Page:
The final area of focus is general trash disposal. We live in a townhouse complex. We have recycle bins and a green waste trailer, to divert all but "real" trash from the waste stream. We're planning to install a composter this summer in our back yard, to help our new box garden in the future. That will take care of our food scraps, egg shells etc. The "real trash" goes into a dumpster, and we have to bag it before it goes there. Loose "real trash" falls out of the dumpster when the truck flips it. Bagged "real trash" tumbles into the truck like good little trash. This is particularly critical for "real trash" categories such as used cat litter. Nobody likes that stuff to rain on their parade. I re-use whatever store bags we have for the trash from bathroom and bedroom wastebaskets, but I put a brand new, store bought plastic trash bag into my kitchen waste container every 2 or 3 days, and I use the same thing (only double bagged) for the aforementioned weekly used kitty litter disposal. I haven't figured out a way to get around this, and welcome any suggestions. Reusing store bags just doesn't work. They break, leak and scrunch down inside the kitchen wastebasket, all resulting in horrible yukkiness.
If I have not been successful in totally eliminating my plastic waste, I do feel good about changing my habits a bit, and improving my awareness. I'll try to keep this up even when June is over.
question: are you taking the no-plastic challenge? How is it going for you?
mompoet - look out for kilt pins and call me if you need help with surplus cream cheese.
Recently, I completed a 21 day wellness challenge at the rec centre where I work. Participants committed to doing one healthy thing for 21 days, and recorded their progress on a big wall chart. I chose sleeping. I am good at sleeping, but I suspected that I might be healthier if I slept a little longer each night. My specific commitment was to get 7 hours sleep each night. I was successful on all but two nights of the 21. The most difficult part for me was getting to bed early enough and/or staying in bed long enough in the morning to achieve a 7 hour total. I generally get good sleeps, but I'm prone to wanting to be up and awake and doing things, rather than spending time in bed. I guess that means I also have good energy.
In response to a request from my friend Muhd in Singapore, here are some tips for successful sleeping:
1. Go to bed If you are tired, get into your bed. Don't sleep on the couch or in your chair. Don't sleep in the car (especially if you are driving). If you find yourself falling asleep during the day, that means you are not sleeping enough or well enough at night. But zonking out in place, mid-activity is not satisfying or refreshing. Take a nap in your bed if you need a nap. Thirty to sixty minutes of napping can be the refreshing rest you need. Nobody wrote a rule that you have to get all of your sleep in the night time. Try napping, and nap properly (undressed, in bed). If you need to be up and doing something at a certain time, use your alarm clock.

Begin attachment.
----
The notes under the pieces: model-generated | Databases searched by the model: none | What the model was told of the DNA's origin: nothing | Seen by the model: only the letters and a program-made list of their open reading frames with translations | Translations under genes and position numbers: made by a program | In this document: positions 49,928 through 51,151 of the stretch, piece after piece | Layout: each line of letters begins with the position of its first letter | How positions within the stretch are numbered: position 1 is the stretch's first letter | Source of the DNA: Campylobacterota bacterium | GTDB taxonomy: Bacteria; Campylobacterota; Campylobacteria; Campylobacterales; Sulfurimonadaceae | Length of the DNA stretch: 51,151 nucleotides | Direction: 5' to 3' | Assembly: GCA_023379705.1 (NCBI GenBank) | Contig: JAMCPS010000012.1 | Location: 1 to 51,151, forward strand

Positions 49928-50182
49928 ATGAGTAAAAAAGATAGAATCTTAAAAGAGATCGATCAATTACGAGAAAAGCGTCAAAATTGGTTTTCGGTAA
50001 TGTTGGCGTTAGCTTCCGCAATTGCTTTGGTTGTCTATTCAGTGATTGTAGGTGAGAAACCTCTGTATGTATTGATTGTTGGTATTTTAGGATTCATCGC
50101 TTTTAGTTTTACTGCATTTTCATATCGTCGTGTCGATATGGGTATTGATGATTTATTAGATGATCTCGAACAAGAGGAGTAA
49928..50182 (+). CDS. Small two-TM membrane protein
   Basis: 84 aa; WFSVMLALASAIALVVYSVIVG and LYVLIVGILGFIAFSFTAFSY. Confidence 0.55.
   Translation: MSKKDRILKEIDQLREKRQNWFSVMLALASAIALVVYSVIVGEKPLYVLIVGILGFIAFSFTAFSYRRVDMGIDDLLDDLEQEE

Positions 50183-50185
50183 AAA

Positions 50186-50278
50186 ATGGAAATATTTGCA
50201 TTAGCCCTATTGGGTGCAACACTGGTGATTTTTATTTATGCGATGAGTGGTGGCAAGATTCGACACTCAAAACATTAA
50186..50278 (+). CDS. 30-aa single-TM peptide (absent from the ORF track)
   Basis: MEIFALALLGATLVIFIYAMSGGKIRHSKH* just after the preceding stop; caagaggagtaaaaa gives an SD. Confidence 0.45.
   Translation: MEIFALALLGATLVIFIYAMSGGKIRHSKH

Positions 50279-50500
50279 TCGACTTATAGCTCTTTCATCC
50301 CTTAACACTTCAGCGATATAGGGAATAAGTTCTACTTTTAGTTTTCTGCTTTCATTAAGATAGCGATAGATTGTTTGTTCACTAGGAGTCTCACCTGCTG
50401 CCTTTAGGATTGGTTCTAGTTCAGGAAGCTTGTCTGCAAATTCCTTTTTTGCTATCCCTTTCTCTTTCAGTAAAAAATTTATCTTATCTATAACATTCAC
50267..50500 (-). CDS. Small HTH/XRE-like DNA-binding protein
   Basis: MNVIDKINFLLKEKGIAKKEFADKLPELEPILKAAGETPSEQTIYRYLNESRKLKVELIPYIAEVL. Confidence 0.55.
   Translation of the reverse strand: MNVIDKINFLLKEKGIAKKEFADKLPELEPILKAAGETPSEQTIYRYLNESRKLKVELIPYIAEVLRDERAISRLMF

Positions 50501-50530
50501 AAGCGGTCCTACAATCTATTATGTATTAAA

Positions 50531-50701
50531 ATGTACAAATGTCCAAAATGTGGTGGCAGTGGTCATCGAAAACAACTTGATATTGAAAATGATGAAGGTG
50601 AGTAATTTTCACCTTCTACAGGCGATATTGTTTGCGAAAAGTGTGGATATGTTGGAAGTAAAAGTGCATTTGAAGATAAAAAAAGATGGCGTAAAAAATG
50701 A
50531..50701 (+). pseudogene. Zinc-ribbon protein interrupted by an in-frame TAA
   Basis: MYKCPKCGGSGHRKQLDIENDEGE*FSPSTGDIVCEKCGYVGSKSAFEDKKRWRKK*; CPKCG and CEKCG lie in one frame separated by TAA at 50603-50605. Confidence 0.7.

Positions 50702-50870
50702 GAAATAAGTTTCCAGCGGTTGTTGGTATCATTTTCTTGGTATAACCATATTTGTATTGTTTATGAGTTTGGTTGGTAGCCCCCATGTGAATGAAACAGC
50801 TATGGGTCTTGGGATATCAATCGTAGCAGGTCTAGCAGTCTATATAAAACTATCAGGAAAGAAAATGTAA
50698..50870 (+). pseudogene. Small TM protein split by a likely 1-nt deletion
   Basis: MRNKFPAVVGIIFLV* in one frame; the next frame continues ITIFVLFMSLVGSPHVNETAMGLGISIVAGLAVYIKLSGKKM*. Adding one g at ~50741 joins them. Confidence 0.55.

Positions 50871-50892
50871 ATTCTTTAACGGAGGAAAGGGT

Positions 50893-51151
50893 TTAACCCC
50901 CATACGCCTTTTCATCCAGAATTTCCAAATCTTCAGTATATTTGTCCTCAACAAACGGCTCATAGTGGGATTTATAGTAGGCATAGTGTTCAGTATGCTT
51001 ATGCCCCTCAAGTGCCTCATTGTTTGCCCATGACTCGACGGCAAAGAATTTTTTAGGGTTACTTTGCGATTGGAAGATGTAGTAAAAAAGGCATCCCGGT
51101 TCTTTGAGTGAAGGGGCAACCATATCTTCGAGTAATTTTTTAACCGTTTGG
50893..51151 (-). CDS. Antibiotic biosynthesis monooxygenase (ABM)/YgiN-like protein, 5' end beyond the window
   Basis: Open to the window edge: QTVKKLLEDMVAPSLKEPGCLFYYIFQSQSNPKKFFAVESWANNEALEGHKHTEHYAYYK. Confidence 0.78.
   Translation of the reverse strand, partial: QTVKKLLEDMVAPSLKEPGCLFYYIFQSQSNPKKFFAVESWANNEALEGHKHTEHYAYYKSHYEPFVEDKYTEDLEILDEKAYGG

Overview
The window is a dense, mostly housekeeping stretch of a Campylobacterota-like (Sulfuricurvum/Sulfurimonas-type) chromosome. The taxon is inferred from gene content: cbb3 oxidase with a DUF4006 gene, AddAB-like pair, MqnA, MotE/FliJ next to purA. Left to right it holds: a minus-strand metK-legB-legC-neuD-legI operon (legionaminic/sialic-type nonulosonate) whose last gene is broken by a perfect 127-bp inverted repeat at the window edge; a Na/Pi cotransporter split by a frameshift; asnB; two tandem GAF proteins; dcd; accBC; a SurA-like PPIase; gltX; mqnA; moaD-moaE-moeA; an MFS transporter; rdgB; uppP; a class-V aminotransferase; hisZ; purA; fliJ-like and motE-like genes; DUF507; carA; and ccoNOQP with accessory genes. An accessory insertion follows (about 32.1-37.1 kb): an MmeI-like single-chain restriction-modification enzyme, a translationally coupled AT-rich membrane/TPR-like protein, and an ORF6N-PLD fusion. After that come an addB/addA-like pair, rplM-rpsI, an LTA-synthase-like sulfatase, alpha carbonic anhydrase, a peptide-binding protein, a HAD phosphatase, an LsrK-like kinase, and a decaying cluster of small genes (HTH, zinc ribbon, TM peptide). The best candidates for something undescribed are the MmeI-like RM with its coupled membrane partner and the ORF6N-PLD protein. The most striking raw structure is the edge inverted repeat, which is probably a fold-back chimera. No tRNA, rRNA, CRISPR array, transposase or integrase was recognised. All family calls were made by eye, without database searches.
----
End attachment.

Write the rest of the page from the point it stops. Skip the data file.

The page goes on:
2. Wake Up Be active during waking time. Go get busy. Get tired. Exercise your body, mind and spirit with your daily activities and interactions. Make something to dream about. Empty your tank. This will help you be ready for sleep at night.
3. Deal with It If something is bothering you, do something about it before you climb into bed. Don't save up a big stressball all day, then gnaw on it once your head hits the pillow. Worrying and sleeping and mutually exclusive. You might not be able to solve every problem before bedtime, but you need to consciously put them aside. Write down a list of things to deal with tomorrow, and leave them in another room. If they start to nibble at your consciousness, speak sharply to them (out loud if necessary), "Go away troubling thought! I will think about you tomorrow."
4. Deal with the Body Pain, hunger, a tickle in your throat, itchy elbows - whatever it is about your body that needs tending, tend it before you retire. It's not a good idea to go to bed 15 minutes after eating a big feast, but it's also not good to go to bed hungry or thirsty. Have a small snack an hour or so before bedtime. Get your pillows right. Take an antihistamine. Do some stretches. Don't drink coffee or alcohol too close to bedtime, either. But you know that one already.
5. Transition Think about what you do leading up to sleep. The more routine and calming, the better. Bad pre-sleep activities: flamenco dancing, sword fighting, dog grooming, writing a letter to the editor Good pre-sleep activities: reading, doing just one simple task like putting the recycling into the recycling box, checking in with the people who are still awake in the house and saying good night